An investigation of state university provisions for liaison with student religious groups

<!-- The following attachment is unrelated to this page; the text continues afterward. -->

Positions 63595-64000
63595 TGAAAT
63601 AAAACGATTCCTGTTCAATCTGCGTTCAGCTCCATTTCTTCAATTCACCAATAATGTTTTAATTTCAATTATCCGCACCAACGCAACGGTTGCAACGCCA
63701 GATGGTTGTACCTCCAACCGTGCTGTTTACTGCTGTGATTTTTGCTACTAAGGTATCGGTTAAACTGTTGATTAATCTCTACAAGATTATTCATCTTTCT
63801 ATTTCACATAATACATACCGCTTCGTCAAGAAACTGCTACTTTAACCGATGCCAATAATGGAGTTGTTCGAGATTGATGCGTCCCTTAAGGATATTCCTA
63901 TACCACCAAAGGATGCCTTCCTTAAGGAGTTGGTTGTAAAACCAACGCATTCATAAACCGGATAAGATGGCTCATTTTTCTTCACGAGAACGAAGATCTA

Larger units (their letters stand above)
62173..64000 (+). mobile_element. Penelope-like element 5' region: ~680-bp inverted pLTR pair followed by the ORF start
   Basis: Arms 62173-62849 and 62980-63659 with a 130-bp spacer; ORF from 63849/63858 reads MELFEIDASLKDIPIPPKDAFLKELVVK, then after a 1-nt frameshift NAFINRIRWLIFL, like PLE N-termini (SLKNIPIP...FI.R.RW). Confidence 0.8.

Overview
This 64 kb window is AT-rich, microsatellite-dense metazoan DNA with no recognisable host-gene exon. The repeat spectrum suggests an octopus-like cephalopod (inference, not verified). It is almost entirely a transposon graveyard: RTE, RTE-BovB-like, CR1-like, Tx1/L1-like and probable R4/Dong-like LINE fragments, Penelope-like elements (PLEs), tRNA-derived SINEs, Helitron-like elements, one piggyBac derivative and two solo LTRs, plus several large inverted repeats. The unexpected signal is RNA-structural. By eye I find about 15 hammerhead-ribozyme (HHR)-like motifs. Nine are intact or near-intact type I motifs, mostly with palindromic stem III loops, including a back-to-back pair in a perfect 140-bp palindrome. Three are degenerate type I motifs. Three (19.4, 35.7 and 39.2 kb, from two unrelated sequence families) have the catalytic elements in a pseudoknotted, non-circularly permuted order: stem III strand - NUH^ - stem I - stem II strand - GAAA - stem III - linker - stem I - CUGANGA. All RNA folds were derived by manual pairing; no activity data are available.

The study was designed to describe policies, programs and staff assignments in higher education institutions related to student religious groups and campus ministers. The study replicated research done by George Jones in 1968.The population of the study consisted of 509 four-year tax-assisted state colleges and universities in the United States but was later adjusted to 467 institutions. A questionnaire was sent to the administrative heads of the student affairs office or student personnel office. The number of usable questionnaires returned was 288, which constituted a 62 percent return.The following hypotheses were generated for statistical treatment:Hypothesis I.--There is no significant difference between the percentage of means of recognizing ministers assigned to serve public four-year colleges and universities in the Jones study and the current study.Hypothesis II.--There is no significant difference between the percentage of duties of advisors to religious councils recognized by public four-year colleges and universities in the Jones study and the current study.Hypothesis III.--There is no significant difference between the percentage o` university staff serving as liaison with campus ministers in the Jones study and the current study.Significant regional differences were found for Hypotheses I and II but no significant regional differences were found for Hypothesis III.The findings in the following summary are based upon the data of the study.Policies that allow recognition of student religious groups on campus were reported by administrators to exist at 43 percent of the institutions of higher education. For student religious organizations to be recognized or accredited the university administration consistently required the groups to file an application, secure approval for the constitution and to arrange for a faculty advisor or sponsor.The religious council was used by 20 percent of the administrators as a means of relating to the student religious groups and religious workers. A council of campus ministers that served as liaison with the religious workers was reported by 37 percent of the administrators.On 53 percent of the campuses, a university staff person was designated as liaison with the campus ministers. The director of student affairs was identified as the person most often responsible for religious coordination.The respondents reported that 43 percent of the religious group growth on campus was with the evangelical Christian groups. The administrators reported that 40 percent of the change in the campus ministry was with the loss of the radical and militant image of the student religious groups.Only 6 percent of the respondents reported threatened lawsuits because of religious coordination policies of the public colleges and universities in the United States.